Dear Editor/Mr. Ed,

Re.: "Law Versus Reality" [Part I], by by William Stone, III [Last Issue] http://www.webleyweb.com/tle/tle262-20040307-10.html

Well, I see that the 'third stone' from the sun has managed to walk headlong into my apple cart.

For William Stone, the third, here's my assessment regarding your assessment concerning intellectual property.

First, it was the man he was wont to quote, Mr. Thomas Jefferson, who's idea it was to enable the US Patent and trademark system.

Actually, he'd been in several discussion on the matter with Messrs. Madison and Mason as well. See pages 995-997, The Complete Jeffereson.

All I can say, in that regard, is that if you must quote someone, at least have the honesty to not take things out of context such as to give your own unique spin to the matter.

In fact, Jefferson's thought was the expression that one cannot disown a thought once it is known. But it certainly was most emphatically not an expression of the idea that a person, once in possession of that thought, could proceed at length to abscond. Such an expression is the equal to the idea that a child once born my be taken by anyone else wishing possession of it.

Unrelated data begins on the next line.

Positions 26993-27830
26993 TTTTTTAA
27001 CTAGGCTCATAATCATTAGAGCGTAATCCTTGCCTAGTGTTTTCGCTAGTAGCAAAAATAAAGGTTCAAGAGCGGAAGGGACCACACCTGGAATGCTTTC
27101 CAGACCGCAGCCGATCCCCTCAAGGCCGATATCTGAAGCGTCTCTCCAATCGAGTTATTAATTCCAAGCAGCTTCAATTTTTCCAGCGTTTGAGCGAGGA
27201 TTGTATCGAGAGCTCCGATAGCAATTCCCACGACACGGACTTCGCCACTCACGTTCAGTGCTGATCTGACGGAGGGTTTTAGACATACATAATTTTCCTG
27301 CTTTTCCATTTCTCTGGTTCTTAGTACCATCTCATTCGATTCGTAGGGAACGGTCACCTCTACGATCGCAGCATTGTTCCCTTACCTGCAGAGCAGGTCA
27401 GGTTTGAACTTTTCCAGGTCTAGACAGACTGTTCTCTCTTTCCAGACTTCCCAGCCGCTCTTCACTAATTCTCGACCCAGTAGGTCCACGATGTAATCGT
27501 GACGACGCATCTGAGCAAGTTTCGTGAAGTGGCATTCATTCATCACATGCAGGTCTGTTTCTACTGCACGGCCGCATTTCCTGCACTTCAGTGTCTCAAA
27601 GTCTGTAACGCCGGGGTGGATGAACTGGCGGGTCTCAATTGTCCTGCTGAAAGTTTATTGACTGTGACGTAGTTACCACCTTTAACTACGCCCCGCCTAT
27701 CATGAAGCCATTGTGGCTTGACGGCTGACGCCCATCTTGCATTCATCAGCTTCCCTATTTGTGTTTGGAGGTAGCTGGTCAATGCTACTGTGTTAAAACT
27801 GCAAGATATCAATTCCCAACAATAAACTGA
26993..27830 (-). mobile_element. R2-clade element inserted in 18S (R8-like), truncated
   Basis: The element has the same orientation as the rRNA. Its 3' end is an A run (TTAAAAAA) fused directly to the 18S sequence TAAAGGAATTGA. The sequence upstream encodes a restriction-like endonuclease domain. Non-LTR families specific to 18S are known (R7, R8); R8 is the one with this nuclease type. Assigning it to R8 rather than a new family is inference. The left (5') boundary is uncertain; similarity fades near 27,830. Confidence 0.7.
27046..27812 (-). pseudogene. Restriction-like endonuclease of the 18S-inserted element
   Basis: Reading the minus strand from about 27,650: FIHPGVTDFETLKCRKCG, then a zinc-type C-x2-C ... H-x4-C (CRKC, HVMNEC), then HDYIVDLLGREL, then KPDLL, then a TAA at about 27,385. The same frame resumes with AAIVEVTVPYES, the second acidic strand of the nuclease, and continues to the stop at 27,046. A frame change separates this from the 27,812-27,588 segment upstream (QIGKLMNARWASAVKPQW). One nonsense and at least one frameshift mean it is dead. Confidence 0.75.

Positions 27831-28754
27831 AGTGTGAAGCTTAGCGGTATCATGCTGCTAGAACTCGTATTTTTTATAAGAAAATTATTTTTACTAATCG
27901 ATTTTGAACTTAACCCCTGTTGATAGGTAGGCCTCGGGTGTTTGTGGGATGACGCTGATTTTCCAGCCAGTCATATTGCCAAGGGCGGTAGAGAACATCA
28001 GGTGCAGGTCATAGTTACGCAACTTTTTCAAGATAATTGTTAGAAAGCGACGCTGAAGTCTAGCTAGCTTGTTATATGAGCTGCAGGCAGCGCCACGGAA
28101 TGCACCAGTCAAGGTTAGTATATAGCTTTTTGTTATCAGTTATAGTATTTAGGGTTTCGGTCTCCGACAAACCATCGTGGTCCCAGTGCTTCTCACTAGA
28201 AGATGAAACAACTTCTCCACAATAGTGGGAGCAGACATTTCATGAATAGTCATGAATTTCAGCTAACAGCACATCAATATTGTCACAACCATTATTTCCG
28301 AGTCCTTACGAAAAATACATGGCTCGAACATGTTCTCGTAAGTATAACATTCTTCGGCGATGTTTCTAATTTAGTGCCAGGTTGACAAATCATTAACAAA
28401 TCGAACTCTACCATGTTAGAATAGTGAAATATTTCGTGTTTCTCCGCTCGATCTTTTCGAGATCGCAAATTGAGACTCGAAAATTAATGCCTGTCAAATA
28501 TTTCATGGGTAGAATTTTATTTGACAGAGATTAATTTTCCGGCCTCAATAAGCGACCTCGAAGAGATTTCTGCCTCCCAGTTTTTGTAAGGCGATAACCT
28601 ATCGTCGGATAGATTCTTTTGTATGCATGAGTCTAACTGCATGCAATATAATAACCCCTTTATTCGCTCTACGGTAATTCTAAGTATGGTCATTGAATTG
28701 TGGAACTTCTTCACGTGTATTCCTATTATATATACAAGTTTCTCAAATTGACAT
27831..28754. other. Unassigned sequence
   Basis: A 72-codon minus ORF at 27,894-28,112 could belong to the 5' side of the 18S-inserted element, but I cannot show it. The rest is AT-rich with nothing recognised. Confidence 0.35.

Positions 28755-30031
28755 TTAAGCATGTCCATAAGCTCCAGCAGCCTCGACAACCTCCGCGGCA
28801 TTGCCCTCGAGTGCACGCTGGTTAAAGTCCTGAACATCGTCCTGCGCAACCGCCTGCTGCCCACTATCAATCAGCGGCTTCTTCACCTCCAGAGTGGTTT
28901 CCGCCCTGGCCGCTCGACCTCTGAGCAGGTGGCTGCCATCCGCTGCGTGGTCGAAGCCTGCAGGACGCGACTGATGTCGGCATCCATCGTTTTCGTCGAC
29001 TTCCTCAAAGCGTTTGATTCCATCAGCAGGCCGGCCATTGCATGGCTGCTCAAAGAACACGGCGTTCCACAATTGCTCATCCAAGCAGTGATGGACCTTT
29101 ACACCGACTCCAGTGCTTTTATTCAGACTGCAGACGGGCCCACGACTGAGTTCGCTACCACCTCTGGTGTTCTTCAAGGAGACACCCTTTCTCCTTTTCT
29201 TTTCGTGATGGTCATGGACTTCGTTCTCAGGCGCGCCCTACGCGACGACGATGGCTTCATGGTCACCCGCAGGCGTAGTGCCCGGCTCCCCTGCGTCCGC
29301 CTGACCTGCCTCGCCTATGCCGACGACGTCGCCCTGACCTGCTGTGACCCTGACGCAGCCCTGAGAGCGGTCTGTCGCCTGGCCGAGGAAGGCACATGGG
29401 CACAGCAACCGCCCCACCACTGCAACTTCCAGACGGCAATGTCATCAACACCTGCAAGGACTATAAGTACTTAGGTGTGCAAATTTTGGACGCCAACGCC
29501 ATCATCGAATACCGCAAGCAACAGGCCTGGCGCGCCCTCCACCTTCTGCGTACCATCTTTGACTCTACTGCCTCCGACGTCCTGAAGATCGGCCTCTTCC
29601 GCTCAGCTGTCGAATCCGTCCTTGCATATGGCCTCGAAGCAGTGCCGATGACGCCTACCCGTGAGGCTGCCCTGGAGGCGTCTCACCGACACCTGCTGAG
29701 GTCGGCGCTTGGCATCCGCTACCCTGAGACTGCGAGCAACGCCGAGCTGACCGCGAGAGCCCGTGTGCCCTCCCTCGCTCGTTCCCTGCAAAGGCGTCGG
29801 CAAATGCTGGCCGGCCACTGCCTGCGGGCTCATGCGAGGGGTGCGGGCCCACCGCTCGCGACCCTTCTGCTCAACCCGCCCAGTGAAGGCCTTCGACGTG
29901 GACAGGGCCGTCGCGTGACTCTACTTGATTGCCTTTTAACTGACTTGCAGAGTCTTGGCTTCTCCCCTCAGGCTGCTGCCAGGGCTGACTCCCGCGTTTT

But, that's a bit beside the point.

Second, it is a known fact that everybody ever to be born, is a unique individual, and being unique means that we each have qualities that are our own. None of us could no more claim to be someone else, than we might command their intellect as yours to take advantage of endlessly.

Since we each own ourselves, it follows then, that what has originated from our own minds—which is unique, therefore belongs to us as a uniqueness.